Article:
Recent research has shown that a daily dose of aspirin can reduce the number of deaths from cancer; however, one cancer charity has warned that this positive effect must be balanced against the risks.
Dr Mark Matfield, scientific co-ordinator at the Association for International Cancer Research, said that there are a number of side effects to taking aspirin, for example it can cause internal bleeding in some people.
"It has been known for a long time that taking aspirin regularly can reduce the risk of cancer, but that benefit always had to be unbalanced against the risk of harmful side-effects," he said.
"The important point about this latest research is that they used a very low dose of aspirin – which is much less likely to have harmful side-effects – and found that it still has the protective effect against cancer."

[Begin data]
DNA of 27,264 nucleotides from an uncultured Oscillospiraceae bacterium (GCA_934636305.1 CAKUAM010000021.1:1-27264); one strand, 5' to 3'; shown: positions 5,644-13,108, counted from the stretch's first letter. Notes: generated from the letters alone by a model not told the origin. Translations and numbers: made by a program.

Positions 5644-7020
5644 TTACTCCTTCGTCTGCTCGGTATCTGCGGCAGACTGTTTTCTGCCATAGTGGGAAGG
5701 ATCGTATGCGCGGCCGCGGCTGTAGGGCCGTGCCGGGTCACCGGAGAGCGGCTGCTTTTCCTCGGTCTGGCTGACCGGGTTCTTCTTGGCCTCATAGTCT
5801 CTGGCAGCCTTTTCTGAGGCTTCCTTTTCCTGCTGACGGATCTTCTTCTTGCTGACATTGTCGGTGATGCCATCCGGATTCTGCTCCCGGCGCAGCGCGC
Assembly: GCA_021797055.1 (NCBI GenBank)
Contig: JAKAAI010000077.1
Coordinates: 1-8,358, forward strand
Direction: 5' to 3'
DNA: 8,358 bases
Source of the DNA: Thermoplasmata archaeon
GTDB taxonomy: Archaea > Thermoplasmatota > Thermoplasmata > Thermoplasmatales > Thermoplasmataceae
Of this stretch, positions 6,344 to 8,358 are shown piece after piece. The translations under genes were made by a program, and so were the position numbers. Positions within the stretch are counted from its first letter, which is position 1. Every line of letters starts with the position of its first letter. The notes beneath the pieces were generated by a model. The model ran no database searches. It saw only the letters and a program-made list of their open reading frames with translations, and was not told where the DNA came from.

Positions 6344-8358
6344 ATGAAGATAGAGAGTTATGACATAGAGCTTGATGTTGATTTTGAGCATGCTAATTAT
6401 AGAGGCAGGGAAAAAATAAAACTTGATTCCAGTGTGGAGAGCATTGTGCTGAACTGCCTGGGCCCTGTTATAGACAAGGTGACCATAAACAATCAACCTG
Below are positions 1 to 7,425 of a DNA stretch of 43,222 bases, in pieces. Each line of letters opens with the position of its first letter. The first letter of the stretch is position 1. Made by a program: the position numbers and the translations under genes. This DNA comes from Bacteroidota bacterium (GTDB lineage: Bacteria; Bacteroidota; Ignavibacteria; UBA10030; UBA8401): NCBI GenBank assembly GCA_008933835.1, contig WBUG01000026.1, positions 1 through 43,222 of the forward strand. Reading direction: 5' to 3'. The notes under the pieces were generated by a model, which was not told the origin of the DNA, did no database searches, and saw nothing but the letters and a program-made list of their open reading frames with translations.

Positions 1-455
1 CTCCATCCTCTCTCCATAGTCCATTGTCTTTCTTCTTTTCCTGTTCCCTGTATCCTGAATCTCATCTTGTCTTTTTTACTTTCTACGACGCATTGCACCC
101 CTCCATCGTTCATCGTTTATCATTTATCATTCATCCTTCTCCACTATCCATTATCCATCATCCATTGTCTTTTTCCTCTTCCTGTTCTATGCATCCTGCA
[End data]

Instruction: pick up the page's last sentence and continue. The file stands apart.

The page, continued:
He added that this "tips the balance of risk" in favour of taking a low dose of aspirin as a preventative measure.
The study from the University of Oxford highlighted that a low daily doses of aspirin can reduce deaths from cancer by as much as 20 per cent.